Editorial Notes

[Editorial Notes] Drawing closer in crisis

The World Bank’s Africa’s Pulse, a biannual analysis, assessed that the COVID-19 outbreak has sparked off the Sub-Saharan Africa (SSA) region’s first recession in 25 years.
By IASToppers
May 29, 2020

Contents

  • Introduction
  • Africa’s perilous situation amid COVID-19
  • Africa’s relation with China
  • Africa’s relation with other countries
  • India-Africa Relations
  • Suggestions for deepening India’s engagement with Africa
  • Conclusion

Drawing closer in crisis

For IASToppers’ Editorial Simplified Archive, click here

Introduction

  • Africa Day is observed every year on May 25 to commemorate the founding of the Organisation of African Unity (now known as the African Union).
  • The Manohar Parrikar Institute for Defence Studies and Analyses has hosted an Africa Day Round Table annually for the last four years.

Africa’s perilous situation amid COVID-19

  • With high rates of HIV, malaria, diabetes, hypertension and malnourishment prevalent, a large number of Africans were already faced with a health and economic crisis.
  • The steep decline in commodity prices has spelt disaster for the economies of Nigeria, Zambia and Angola.
  • Together, African countries have sought a $100 billion rescue package, including a $44 billion waiver of interest payment by the world’s 20 largest economies.
  • The IMF’s debt service relief of $500 million is meant for 25 countries of which 19 are in Africa.
  • It is clear that without outside support, Africa will find it very difficult to meet the challenge.

Africa’s relation with China

  • China’s engagement of Africa is huge but increasingly regarded as predatory and exploitative.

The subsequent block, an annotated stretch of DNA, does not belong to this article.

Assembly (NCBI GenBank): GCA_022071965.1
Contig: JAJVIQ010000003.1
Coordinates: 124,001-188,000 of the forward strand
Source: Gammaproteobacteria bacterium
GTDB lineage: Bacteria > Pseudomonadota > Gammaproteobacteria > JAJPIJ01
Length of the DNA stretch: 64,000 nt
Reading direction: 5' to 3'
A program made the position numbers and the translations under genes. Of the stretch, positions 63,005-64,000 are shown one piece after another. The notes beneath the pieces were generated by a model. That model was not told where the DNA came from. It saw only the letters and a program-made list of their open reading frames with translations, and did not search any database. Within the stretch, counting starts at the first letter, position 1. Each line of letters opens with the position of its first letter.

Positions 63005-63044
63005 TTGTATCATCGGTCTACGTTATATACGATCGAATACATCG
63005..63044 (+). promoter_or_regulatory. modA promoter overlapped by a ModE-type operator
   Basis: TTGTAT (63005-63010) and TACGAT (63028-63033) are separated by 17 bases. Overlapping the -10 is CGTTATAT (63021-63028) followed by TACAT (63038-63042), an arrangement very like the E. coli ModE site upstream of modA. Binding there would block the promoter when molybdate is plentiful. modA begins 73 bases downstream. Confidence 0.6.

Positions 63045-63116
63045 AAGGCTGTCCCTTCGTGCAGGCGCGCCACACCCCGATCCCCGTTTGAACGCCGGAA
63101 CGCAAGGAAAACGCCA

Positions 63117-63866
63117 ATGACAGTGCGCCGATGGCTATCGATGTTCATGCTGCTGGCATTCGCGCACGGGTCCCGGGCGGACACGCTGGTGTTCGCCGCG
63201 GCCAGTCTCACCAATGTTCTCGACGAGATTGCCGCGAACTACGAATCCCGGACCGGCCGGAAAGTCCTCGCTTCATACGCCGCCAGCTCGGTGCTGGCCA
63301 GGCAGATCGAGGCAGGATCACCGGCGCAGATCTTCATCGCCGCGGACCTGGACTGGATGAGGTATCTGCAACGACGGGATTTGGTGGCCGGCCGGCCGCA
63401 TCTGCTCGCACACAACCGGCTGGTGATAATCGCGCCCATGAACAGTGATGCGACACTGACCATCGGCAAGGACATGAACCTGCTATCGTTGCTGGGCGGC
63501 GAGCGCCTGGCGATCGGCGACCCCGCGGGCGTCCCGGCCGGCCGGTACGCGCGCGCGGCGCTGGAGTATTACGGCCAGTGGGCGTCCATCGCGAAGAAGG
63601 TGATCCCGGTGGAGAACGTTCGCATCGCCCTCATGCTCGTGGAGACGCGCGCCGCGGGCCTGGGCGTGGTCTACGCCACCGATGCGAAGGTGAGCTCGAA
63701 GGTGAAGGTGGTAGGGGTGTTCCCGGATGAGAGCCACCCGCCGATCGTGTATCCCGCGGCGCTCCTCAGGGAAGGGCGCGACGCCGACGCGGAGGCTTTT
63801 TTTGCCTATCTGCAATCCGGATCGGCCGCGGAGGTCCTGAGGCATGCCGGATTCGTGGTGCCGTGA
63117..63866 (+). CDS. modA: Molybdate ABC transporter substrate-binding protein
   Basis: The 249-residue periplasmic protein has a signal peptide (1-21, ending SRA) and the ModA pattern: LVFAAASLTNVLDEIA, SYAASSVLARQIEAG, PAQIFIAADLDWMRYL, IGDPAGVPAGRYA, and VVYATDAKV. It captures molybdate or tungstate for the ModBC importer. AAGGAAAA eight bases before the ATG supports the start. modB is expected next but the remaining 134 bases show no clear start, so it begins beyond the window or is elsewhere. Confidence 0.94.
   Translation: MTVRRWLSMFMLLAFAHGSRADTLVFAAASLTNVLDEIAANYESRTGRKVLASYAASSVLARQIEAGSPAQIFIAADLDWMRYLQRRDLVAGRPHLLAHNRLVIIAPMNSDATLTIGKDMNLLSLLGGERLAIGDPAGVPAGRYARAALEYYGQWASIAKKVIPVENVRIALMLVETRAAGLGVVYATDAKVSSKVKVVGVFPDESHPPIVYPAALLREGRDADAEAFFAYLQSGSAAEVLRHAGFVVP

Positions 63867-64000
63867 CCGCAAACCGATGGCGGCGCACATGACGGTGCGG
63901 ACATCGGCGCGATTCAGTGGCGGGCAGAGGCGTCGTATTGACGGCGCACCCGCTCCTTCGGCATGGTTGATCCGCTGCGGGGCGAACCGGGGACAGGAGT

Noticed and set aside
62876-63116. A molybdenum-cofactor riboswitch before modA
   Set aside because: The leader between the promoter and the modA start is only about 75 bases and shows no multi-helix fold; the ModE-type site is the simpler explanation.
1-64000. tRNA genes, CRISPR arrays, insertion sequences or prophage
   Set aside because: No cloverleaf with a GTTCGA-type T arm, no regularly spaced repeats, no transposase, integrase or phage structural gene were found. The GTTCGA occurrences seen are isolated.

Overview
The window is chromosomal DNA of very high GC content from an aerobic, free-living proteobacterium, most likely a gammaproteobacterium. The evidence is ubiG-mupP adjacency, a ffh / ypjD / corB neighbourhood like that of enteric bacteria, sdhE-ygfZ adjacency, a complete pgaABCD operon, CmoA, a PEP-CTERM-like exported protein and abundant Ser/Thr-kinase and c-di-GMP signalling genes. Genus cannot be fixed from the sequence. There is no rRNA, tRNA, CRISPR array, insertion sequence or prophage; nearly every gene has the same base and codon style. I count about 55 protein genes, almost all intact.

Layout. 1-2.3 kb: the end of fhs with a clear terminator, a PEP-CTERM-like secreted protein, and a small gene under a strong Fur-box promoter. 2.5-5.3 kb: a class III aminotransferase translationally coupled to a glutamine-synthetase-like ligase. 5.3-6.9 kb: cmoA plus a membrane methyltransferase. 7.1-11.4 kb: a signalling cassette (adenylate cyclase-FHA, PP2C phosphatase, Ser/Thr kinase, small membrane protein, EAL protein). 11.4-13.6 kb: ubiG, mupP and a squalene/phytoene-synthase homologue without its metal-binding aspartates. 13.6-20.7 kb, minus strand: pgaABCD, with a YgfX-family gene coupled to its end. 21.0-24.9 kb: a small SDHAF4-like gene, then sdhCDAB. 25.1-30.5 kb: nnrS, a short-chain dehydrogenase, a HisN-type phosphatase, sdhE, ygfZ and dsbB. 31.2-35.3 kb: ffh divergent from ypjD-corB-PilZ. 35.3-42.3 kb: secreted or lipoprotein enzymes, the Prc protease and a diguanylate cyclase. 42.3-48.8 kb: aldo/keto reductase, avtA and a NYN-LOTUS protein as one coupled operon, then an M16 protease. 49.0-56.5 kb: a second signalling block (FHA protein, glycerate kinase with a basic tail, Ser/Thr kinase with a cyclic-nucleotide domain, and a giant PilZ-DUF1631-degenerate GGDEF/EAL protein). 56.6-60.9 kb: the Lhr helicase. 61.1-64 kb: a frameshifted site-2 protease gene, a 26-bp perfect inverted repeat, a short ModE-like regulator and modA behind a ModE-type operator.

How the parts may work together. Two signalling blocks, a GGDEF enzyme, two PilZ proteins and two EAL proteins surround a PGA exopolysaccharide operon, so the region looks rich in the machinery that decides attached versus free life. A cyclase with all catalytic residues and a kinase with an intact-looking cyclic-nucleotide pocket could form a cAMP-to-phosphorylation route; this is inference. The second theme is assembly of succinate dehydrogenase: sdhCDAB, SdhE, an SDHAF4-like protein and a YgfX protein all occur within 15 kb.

• Having famously built the 1,860 km Tanzania-Zambia railway line in 1975, and the Addis Ababa-Djibouti and Mombasa-Nairobi lines more recently, China is now eyeing to develop the vast East Africa Master Railway Plan.
  • It is also developing the Trans-Maghreb Highway, the Mambilla Hydropower Plant in Nigeria, the Walvis Bay Container Terminal in Windhoek and the Caculo Cabaca Hydropower project in Angola.
  • At the Forum for China-Africa Cooperation (COCAC) in 2018, China set aside $60 billion in developmental assistance, followed by a whopping $1 billion Belt and Road (BRI) Infrastructure Fund for Africa.

Africa’s relation with other countries

  • Japan hosted the 7th Tokyo International Conference for African Development (TICAD) in August 2019.
  • Russia hosted the first-ever Russia-Africa Summit last year.
  • Brazil, home to the largest population of people of African descent outside of Africa, has also sought to develop closer ties.
  • Cuba has sent medical teams to help Africa.

India-Africa Relations:

  • In the last few years, Prime Minister of India has redefined India’s relations with Africa.
  • India-Africa trade reached $62 billion in 2018 compared to $39 billion during 2009-10.
  • After South Asia, Africa is the second-largest recipient of Indian overseas assistance with Lines of Credit (LOC) worth nearly $10 billion (42 % of the total) spread over 100 projects in 41 countries.